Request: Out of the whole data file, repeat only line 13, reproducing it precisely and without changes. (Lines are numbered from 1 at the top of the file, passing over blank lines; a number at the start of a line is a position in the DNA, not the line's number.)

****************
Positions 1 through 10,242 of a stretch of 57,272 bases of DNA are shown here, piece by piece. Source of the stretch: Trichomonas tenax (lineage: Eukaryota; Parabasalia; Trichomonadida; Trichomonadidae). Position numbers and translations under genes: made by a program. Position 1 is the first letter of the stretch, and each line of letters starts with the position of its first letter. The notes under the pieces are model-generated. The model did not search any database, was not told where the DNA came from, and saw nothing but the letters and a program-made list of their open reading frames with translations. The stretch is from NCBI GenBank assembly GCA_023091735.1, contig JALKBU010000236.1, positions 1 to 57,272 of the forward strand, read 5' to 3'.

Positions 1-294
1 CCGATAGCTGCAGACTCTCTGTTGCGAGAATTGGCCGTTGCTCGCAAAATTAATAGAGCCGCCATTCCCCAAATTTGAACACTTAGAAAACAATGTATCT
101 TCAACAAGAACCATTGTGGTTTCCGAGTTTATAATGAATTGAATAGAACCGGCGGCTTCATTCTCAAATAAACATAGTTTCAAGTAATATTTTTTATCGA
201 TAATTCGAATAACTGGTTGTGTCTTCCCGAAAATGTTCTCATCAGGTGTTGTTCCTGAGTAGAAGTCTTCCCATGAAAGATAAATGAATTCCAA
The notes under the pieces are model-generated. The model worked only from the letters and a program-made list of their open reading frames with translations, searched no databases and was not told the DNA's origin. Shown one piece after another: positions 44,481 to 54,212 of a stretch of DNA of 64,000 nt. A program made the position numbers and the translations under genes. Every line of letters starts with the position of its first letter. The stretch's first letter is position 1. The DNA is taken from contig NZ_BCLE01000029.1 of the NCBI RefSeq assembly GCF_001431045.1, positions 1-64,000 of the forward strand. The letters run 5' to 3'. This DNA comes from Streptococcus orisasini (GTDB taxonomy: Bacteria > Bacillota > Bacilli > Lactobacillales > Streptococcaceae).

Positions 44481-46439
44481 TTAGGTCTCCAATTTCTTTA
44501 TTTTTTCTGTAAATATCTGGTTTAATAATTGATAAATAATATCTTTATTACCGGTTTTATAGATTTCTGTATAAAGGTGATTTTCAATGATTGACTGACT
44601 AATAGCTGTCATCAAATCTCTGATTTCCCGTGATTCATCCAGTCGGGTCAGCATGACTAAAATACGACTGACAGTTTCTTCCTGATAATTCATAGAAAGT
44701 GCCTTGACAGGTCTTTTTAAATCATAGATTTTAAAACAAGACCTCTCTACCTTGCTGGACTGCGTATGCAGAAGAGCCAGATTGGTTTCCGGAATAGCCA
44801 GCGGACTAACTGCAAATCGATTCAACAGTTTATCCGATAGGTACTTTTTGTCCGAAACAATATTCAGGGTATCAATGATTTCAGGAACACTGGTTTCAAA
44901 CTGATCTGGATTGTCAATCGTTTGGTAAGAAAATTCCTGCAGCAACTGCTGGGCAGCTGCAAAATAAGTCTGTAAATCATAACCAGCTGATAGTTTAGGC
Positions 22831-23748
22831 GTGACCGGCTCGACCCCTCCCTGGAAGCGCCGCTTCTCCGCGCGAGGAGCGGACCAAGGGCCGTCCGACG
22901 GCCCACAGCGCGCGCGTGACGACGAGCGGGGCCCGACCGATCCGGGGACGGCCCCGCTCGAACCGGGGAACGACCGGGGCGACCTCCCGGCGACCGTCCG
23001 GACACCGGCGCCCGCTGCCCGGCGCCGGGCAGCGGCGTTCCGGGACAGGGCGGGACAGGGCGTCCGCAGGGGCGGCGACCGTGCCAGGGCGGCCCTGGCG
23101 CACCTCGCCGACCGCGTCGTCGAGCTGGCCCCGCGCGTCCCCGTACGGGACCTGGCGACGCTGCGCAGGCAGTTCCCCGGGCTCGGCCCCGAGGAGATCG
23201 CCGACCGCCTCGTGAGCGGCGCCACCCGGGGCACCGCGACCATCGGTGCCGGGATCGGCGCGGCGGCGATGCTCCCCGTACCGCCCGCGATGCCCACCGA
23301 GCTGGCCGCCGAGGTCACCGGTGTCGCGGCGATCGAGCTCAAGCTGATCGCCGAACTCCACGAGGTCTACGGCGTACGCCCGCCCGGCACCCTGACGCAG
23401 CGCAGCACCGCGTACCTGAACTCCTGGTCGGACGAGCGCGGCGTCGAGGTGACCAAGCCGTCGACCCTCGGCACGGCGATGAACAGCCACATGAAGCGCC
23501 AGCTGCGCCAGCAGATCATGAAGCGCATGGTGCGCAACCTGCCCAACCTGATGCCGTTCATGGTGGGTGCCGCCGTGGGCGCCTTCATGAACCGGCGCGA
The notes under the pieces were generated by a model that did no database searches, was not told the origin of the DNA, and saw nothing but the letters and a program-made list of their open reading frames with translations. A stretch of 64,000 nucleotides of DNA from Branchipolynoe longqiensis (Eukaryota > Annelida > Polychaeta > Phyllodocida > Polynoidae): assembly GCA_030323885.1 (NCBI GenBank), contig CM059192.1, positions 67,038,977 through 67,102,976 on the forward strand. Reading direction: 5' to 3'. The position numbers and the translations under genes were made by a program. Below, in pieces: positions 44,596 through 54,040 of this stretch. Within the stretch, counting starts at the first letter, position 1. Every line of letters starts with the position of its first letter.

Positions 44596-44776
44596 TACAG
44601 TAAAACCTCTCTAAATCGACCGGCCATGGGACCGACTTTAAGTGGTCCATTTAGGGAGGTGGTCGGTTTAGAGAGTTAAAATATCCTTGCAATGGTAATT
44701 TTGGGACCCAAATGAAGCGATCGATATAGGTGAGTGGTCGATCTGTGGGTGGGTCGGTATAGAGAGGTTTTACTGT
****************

44901 CTGATCTGGATTGTCAATCGTTTGGTAAGAAAATTCCTGCAGCAACTGCTGGGCAGCTGCAAAATAAGTCTGTAAATCATAACCAGCTGATAGTTTAGGC